June 29, 2012 |
Elimination of the 8 percent labor management fee charged to groups at the Pennsylvania Convention Center formally takes effect on Sunday, according to the Pennsylvania Convention Center Authority, which oversees the center. The fee elimination was announced in early April and is intended to make the Convention Center and the city more competitive in attracting group business. Other changes designed to enhance customer service include mandatory hospitality training of workers, a new customer service booth on the show floor, and increased transparency of labor rates and hours.
March 14, 1992 |
Merchants at the Reading Terminal Market may have to share stands, operate from temporary stations in the terminal or close down temporarily while the historic train shed is renovated. These are among the suggestions to be discussed by a new task force set up to resolve the ongoing dispute between the merchants and the Pennsylvania Convention Center Authority. The two sides appeared to be at impasse until Mayor Rendell and state Sen. Vince Fumo announced that they would mediate the dispute.
December 2, 1989 |
Reading Terminal Market merchants have filed suit against the Pennsylvania Convention Center Authority, charging that it reneged on payments it agreed to make to them. The merchants' lawsuit also seeks to stop work on the $500 million-plus Center City convention center until the dispute is resolved. "We do this with great regret," said Harry G. Ochs, president of the Reading Terminal Market Merchants Association. "We're not trying to cause any trouble. It's just that we've been through plenty, and now it's time for us to stand up and be heard.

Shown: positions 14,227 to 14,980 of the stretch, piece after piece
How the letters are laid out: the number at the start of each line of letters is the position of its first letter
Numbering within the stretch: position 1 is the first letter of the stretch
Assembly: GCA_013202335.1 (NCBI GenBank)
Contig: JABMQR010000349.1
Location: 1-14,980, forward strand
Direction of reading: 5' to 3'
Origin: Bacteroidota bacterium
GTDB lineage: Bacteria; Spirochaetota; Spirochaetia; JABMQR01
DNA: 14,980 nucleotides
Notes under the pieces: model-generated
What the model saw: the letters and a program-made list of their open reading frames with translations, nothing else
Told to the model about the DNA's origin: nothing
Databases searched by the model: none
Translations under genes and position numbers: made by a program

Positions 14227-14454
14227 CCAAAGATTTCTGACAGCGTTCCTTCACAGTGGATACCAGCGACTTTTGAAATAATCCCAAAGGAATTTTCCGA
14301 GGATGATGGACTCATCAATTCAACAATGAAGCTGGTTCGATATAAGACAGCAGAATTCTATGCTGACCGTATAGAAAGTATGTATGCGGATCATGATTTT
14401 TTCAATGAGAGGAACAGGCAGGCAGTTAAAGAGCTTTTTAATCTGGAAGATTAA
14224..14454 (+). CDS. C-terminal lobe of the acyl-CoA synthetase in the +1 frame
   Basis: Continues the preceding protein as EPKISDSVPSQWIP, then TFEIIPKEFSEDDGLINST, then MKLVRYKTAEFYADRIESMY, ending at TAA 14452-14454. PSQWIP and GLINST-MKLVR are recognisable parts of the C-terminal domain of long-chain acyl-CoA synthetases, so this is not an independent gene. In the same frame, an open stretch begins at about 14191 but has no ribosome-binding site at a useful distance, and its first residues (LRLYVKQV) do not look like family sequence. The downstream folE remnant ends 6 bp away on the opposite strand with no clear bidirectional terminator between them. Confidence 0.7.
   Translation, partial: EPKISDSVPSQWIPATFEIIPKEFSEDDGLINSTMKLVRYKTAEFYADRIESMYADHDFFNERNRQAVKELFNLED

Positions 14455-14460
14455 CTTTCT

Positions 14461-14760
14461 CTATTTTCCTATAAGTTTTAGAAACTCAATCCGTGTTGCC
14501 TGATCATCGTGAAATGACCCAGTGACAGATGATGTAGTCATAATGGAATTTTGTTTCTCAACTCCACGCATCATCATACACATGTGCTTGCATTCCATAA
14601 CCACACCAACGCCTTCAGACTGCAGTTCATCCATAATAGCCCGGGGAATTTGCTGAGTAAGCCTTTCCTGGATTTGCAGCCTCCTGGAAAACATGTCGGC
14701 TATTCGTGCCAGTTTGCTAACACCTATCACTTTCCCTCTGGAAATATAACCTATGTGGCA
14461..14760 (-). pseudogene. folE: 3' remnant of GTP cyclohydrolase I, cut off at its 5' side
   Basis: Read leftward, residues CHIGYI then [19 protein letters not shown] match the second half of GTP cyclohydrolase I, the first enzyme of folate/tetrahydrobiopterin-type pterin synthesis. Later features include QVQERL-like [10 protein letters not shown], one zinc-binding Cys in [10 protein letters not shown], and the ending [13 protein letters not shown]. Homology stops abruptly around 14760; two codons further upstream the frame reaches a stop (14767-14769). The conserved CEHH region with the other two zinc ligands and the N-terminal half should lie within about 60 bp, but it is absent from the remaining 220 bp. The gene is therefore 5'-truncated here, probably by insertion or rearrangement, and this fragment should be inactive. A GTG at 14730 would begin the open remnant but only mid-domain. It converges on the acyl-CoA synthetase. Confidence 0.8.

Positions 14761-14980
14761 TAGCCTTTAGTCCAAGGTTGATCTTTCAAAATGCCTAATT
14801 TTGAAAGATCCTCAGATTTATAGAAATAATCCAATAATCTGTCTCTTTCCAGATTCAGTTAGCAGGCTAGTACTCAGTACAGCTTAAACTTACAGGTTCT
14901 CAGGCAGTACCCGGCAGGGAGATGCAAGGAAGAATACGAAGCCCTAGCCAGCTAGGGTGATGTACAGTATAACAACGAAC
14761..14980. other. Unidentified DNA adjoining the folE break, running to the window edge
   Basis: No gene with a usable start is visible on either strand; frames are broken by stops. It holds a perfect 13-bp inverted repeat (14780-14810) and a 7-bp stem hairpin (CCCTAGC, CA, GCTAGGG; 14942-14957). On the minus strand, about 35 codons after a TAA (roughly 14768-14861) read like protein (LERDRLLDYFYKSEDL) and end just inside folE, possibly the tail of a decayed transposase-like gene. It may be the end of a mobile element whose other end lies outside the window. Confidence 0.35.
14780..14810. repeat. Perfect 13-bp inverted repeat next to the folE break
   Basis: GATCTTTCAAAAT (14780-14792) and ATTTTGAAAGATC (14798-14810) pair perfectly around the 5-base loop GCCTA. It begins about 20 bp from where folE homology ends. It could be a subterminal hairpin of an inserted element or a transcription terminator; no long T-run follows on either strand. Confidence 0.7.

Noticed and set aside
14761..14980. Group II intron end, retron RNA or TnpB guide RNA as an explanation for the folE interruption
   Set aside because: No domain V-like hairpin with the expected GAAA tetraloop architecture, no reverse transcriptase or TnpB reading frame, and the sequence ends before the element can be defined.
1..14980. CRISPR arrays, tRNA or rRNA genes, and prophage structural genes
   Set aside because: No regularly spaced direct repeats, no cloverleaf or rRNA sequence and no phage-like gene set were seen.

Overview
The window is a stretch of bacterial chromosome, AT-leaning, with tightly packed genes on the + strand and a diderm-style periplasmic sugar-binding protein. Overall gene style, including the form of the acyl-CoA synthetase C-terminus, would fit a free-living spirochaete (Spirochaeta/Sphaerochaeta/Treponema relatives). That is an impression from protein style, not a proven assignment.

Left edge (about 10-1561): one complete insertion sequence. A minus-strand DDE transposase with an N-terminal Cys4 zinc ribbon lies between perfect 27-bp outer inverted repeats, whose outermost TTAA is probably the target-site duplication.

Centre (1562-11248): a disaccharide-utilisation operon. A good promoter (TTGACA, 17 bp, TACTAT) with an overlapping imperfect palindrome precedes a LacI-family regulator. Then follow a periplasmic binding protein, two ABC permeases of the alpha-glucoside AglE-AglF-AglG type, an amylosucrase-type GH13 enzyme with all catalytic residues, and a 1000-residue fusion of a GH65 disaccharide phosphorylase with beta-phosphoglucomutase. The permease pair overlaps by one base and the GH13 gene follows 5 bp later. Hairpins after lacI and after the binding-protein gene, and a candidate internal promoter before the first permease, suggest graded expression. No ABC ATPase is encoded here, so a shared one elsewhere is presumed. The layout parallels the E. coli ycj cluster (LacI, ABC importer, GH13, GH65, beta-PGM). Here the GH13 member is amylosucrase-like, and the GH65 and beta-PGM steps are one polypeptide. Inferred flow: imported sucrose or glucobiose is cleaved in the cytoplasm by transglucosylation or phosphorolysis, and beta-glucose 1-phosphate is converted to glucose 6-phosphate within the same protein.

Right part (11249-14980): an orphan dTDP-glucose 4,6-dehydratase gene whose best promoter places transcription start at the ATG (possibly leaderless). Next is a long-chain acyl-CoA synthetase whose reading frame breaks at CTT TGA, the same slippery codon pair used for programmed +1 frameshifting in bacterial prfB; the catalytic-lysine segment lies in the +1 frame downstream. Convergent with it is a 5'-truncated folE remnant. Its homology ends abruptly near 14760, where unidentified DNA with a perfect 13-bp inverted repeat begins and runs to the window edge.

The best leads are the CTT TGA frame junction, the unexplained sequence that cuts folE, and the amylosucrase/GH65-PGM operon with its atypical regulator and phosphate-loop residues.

May 16, 2002 |
Unable to reach a unanimous vote, the Pennsylvania Convention Center Authority yesterday put off appointing a new Convention Center chief until Wednesday. Members of the board said they hoped the delay would give them time to reach consensus so the board did not appear politically divided. The board has four Republicans and four Democrats, all political appointees. The ninth member, Democrat Bernard Watson, was chosen jointly by the other eight as their chairman. At the center of the rift is Robert Judge, the most visible of the three candidates interviewed since the presidential search began four months ago. Judge, a Republican, was Pennsylvania revenue secretary under former Gov. Tom Ridge, and has been corporate secretary and assistant to the chairman at the Delaware River Port Authority since September 2000.
December 17, 1987 |
A panel of three Common Pleas judges has upheld the constitutionality of the city's hotel tax, clearing the first legal hurdle to financing the new convention center. The tax must be declared constitutional because it will be used to pay off bonds on the $468 million convention center. Attorneys for the city and the Embassy Suites Hotel at the airport - which sued the city to overturn the tax - plan to bring the case to the state Supreme Court to put the issue to rest, according to attorneys for the city and Pennsylvania Convention Center Authority.
February 22, 1990 |